When patients receiving conscious sedation in examined, no abnormal changes were observed in patients’ vital findings, and none of the patients reported any nausea or anxiety in line with previous studies. When compared to patients receiving local anesthesia only, those receiving conscious sedation with midazolam reported less discomfort during surgery and faster recovery, with less post-operative pain and edema.

In the present study results also showed that pain scores of patients receiving conscious sedation did not statistically differ from only local anesthesia group when the used analgesic were aspirin or placebo. However when patients received conscious sedation with lornoxicam pain scores were statistically lower than local anesthesia with lornoxicam. However LA/lornoxicam group also showed lower pain scores then CS/aspirin CS/placebo LA/aspirin and LA/placebo.

5. Conclusion

In Conclusion, the study results clearly indicated that patients who received Lornoxicam after third-molar surgery with conscious sedation had the best results in terms of pain and swelling control. Lornoxicam was also found to be much more effective for pain reduction in general. Further studies are needed to compare the effectiveness of conscious sedation with different types of analgesics in terms of pain and swelling reduction following extraction surgery on impacted third-molars.

Minimizing the discomfort after third molar surgery is an important factor for patients who undergone the surgery. This study demonstrated that conscious sedation resulted in less pain and swelling compared to local anesthesia alone which increases patients comfort. Moreover, Lornoxicam was found to be an effective analgesic and anti-inflammatory agent for use in conjunction with oral surgery.

Statement of Competing Interests

The authors claim to have no financial interest, either directly, or indirectly, in the products or information listed in the article.

References

[1]  Malamed, S.F, Conscious sedation and general anesthesia techniques and drugs used in dentistry, Anesth prog., 33, 176-178, 1986.
In article      PubMed  PubMed
 
[2]  Ong, K.S., Seymour, A., Tan, H, Sedation with midazolam leads to reduced pain after dental surgery, Anesth analg.,98, 1289-1293, 2004.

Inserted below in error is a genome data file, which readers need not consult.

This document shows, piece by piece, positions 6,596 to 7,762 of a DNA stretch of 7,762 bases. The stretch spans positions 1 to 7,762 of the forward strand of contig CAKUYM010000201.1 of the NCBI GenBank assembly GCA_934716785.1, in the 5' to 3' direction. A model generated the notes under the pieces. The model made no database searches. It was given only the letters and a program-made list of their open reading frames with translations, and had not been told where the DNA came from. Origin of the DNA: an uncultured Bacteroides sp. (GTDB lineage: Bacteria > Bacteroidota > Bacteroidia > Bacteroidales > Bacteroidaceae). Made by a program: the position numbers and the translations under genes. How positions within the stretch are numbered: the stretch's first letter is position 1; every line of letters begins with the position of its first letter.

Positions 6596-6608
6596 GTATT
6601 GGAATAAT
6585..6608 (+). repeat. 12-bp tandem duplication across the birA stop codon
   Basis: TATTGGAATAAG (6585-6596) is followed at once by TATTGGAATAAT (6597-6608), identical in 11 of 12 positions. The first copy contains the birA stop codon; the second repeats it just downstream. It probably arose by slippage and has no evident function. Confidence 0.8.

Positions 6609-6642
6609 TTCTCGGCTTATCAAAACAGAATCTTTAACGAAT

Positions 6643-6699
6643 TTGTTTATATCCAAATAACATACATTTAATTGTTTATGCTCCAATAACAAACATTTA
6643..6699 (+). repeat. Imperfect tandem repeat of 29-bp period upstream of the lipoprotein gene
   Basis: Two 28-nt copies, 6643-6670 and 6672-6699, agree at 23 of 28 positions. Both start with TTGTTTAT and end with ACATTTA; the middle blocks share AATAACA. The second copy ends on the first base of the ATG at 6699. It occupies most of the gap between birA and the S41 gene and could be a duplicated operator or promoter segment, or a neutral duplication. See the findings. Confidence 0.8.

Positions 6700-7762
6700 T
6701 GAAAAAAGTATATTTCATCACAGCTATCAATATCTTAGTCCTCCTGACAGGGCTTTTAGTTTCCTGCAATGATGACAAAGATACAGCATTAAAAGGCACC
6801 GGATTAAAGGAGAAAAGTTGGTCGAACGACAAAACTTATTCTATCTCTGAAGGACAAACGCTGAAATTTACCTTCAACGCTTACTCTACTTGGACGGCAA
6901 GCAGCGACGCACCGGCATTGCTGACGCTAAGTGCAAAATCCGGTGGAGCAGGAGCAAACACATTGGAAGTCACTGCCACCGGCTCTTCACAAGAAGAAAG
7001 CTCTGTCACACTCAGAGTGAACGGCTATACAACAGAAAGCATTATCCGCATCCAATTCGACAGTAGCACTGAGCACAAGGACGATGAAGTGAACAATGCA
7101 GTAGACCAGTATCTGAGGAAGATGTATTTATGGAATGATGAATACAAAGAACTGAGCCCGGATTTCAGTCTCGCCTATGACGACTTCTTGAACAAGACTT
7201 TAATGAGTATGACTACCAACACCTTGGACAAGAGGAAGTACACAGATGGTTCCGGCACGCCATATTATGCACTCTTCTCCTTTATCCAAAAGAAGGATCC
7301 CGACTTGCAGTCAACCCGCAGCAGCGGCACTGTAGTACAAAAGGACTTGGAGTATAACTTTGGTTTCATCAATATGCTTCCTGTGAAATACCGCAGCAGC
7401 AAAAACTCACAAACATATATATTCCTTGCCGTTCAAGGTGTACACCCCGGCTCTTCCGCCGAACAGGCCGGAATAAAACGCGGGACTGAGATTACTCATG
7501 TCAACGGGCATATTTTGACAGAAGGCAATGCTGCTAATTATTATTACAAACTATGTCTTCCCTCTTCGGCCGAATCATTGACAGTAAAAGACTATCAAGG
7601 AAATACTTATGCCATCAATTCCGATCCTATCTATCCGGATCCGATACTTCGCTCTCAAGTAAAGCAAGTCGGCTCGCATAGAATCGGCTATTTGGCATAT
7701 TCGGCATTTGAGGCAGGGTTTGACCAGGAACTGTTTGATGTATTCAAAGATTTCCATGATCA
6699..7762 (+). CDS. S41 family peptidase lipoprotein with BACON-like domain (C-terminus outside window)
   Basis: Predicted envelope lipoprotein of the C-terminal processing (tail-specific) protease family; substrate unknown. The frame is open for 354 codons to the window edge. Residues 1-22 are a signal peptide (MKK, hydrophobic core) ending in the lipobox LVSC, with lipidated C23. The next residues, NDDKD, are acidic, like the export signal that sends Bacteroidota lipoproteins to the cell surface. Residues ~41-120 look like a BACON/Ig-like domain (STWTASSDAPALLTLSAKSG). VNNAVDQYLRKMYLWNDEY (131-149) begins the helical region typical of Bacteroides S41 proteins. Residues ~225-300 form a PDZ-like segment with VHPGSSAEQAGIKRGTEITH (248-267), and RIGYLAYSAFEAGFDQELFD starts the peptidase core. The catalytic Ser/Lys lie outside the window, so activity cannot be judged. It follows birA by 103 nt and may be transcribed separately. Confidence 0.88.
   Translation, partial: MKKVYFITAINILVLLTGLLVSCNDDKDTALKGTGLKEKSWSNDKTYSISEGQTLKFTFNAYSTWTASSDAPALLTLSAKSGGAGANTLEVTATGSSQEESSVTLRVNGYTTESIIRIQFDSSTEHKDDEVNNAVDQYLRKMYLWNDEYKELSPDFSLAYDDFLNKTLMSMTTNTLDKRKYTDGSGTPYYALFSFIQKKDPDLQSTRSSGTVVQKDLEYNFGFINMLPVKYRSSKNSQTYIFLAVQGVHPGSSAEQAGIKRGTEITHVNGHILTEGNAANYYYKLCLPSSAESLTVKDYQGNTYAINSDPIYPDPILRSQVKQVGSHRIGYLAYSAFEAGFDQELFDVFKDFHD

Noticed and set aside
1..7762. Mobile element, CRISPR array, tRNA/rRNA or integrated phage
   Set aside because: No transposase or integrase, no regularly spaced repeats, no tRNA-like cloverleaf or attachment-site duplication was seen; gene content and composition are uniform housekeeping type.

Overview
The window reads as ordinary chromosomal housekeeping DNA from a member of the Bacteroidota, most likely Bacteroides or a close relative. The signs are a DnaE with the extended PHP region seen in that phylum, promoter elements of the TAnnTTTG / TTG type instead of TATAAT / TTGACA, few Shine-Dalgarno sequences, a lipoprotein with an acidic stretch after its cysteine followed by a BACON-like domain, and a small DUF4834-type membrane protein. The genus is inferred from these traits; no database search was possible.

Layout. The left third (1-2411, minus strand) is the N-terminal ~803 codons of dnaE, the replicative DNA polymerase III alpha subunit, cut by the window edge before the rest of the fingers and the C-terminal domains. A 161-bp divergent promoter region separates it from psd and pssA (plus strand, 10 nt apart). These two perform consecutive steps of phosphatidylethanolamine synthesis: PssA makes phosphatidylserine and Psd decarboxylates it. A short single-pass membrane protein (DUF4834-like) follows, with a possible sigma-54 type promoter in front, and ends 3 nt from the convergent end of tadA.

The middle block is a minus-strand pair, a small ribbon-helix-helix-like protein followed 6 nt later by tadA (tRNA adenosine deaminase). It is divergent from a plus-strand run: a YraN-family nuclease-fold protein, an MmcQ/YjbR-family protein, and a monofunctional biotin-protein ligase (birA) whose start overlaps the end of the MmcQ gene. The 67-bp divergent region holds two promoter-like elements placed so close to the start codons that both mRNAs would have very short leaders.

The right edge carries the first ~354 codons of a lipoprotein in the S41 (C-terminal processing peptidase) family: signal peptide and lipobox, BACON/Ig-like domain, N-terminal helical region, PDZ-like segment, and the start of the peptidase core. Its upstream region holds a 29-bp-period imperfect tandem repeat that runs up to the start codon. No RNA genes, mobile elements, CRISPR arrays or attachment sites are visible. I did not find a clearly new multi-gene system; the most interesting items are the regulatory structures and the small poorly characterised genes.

In article      View Article  PubMed
 
[3]  Archer, W.H, Oral and Maxillofacial Surgery, fifth ed., Saunders Company Philadelphia, 1975.
In article      
 
[4]  Amin, M.M., Laskin, D.M, Prophylactic use of indomethacin for prevention of postsurgical complications after removal of impacted third molars. Oral Surg Oral Med Oral Pathol., 55, 448-451, 1983.
In article      View Article
 
[5]  Kay, B., Total intravenous anaesthesia. Elsevier Science Publishers, Amsterdam. 1991.
In article      
 
[6]  Bagan, J.V., Lopez, J.S., Valencia, E, Clinical comparison of dexketoprofen trometamol and dipyrone in postoperative dental pain, J clin pharmacol,. 38, 55-64, 1998.
In article      View Article  PubMed
 
[7]  Björnsson, G.A., Haanaes, H.R., Skoglund, L.A, Naproxen 500 mg bid versus acetaminophen 1000 mg qid: effect on swelling and other acute postoperative events after bilateral third molar surgery, J. Clin pharmacol.,43, 849-858, 2003.
In article      View Article  PubMed
 
[8]  Spilka, C.J, The placebo of corticosteroids and antihistamines in oral surgery, Oral Surg Oral Med Oral Pathol., 14, 1034-1042, 1961.
In article      View Article
 
[9]  Mowafi, H.A., Elmakarim, E.A., Ismail, S., Al-Mahdy, M., El-Saflan, A.E., Elsaid, A.S, Intravenous lornoxicam is more effective than paracetamol as a supplemental analgesic after lower abdominal surgery: a randomized controlled study, World J Surg.,36, 2039-2044, 2012
In article      View Article  PubMed
 
[10]  Zor, Z.F., Isık. Z., Cetiner S, Efficacy of preemptive lornoxicam on postoperative analgesia after surgical removal of mandibular third molars. Oral Surg Oral Med Oral Pathol Oral Radiol, 117, 27-31, 2014.
In article      View Article  PubMed
 
[11]  López-Ramírez, M., Vílchez-Pérez, M.A., Gargallo-Albiol, J., Arnabat-Domínguez, J., Gay-Escoda, C, Efficacy of low-level laser therapy in the management of pain, facial swelling, and post- operative trismus after a lower third molar extraction: a preliminary study, Laser Med Sci., 27, 559-566, 2012.
In article      View Article  PubMed
 
[12]  Colarado-Bonnin, M., Valmeseda-Castellon, E., Berini-aytes, L., Gay-Escoda, C, Quality of life following lower third molar removal, Int. J oral Maxillofac Surg., 35, 343-347, 2004.
In article      View Article  PubMed